French President Emmanuel Macron has announced a second national lockdown until at least the end of November.
Mr Macron said that under the new measures, starting on Friday, people would only be allowed to leave home for essential work or medical reasons.
Non-essential businesses, such as restaurants and bars, will close, but schools and factories will remain open.
Covid daily deaths in France are at the highest level since April. On Tuesday, 33,000 new cases were confirmed.
Mr Macron said the country risked being “overwhelmed by a second wave that no doubt will be harder than the first”.
Meanwhile, Germany will impose an emergency lockdown that is less severe but includes the closure of restaurants, gyms and theatres, Chancellor Angela Merkel said on Wednesday.
Infections are rising sharply across Europe, including the UK which on Wednesday announced 310 new deaths and 24,701 new cases.
Night curfews are in force in several countries, including for 46 million people in France.
News of the new restrictions being introduced in Europe’s biggest economies led to sharp falls in the financial markets on Wednesday. The UK’s FTSE 100 ended almost 2.6% lower, and Germany’s Dax dropped 4.2%. Major US indexes also sank 3.4% or more.
What’s the latest from France?
In a televised address on Wednesday, Mr Macron said that France must now “brutally apply the brakes” to avoid being “submerged by the acceleration of the epidemic”.
“The virus is circulating at a speed that not even the most pessimistic forecasts had anticipated,” he said, adding that half of all intensive care beds at French hospitals were being occupied by Covid patients.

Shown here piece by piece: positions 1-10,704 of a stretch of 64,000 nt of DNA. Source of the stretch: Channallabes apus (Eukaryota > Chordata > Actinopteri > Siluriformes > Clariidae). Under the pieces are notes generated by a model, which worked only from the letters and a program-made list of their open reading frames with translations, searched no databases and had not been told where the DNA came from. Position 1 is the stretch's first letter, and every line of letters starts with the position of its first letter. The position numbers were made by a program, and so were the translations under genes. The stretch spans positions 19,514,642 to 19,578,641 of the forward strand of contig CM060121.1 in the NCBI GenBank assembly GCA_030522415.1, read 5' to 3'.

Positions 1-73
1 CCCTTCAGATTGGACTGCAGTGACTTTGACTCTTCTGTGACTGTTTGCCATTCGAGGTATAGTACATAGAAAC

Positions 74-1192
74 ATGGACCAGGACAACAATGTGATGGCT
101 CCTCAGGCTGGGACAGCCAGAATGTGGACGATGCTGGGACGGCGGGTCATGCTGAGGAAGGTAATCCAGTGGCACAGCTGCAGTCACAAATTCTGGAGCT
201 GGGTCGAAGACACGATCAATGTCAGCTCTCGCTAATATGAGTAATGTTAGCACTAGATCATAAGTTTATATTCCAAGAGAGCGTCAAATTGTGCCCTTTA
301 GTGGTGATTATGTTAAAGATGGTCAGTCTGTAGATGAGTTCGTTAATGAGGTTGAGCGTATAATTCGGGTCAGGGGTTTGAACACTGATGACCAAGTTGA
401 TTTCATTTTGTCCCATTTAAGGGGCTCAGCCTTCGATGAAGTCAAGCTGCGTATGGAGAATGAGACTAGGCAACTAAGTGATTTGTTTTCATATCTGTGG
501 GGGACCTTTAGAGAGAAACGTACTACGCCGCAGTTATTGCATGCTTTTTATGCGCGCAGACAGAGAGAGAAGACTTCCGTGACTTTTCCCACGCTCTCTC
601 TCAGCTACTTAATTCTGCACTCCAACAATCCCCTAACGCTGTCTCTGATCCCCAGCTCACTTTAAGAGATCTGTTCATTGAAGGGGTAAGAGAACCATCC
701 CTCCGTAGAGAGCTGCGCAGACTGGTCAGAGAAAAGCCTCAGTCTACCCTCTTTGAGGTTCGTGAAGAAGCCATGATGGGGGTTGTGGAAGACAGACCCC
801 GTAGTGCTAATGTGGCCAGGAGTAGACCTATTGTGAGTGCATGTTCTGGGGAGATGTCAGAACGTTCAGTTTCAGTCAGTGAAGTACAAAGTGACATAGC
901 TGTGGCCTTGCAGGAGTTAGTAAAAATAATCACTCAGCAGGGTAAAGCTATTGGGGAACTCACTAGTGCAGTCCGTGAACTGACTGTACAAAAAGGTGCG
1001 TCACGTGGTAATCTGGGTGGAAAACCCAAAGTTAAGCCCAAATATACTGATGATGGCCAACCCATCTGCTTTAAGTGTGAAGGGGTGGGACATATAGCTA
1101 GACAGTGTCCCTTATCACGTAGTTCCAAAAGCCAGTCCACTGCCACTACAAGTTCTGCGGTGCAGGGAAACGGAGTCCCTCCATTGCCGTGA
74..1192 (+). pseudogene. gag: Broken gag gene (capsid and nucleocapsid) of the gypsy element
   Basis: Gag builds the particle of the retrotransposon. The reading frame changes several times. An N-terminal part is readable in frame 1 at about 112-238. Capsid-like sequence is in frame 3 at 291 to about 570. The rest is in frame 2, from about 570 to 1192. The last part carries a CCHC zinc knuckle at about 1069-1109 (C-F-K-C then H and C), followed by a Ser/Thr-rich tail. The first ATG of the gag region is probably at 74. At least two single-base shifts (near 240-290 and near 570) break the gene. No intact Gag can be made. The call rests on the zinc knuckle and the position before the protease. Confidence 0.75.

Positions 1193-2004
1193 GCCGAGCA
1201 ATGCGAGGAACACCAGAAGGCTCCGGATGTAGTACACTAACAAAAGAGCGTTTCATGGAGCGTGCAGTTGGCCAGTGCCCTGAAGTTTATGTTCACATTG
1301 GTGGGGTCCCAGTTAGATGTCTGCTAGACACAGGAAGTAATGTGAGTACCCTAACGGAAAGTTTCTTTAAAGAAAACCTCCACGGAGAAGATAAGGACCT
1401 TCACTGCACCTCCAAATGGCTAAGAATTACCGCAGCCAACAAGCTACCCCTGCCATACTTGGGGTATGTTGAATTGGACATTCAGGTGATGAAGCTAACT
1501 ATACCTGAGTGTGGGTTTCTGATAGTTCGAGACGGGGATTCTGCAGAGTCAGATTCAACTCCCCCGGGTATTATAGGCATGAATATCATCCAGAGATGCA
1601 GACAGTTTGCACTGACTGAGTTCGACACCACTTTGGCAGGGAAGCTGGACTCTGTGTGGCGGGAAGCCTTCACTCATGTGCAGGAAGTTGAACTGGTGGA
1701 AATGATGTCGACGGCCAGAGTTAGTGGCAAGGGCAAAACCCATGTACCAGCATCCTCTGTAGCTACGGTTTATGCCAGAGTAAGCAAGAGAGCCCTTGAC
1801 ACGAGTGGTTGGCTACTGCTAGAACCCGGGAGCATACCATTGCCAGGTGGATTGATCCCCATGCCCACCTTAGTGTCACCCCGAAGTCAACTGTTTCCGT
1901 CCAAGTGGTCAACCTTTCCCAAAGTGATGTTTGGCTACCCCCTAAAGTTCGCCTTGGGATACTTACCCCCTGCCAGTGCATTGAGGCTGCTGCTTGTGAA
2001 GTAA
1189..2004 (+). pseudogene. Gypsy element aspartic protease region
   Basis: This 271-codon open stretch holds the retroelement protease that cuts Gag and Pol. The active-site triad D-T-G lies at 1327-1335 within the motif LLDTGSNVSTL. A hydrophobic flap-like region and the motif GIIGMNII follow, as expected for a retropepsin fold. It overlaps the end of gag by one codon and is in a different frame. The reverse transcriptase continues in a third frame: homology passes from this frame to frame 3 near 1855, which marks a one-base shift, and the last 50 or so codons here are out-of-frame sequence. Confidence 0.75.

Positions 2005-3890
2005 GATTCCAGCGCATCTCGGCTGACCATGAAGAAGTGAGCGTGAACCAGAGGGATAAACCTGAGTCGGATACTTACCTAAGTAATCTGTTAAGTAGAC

The president said that under the new rules, people would need to fill in a form to justify leaving their homes, as was required in the initial lockdown in March. Social gatherings are banned.
“Like in the spring, you will be able to leave your house only to work, for a medical appointment, to provide assistance to a relative, to shop for essential goods or to go for a walk near your house,” Mr Macron said.
But he made clear that public services and factories would remain open, adding that the economy “must not stop or collapse”.
Mr Macron added that visits to care homes – which were banned during the two-month lockdown declared in March – would be permitted under the latest measures.
The curbs will apply until 1 December and will be reassessed every two weeks. The president said he retained “hope that families will be able to be reunited for Christmas”.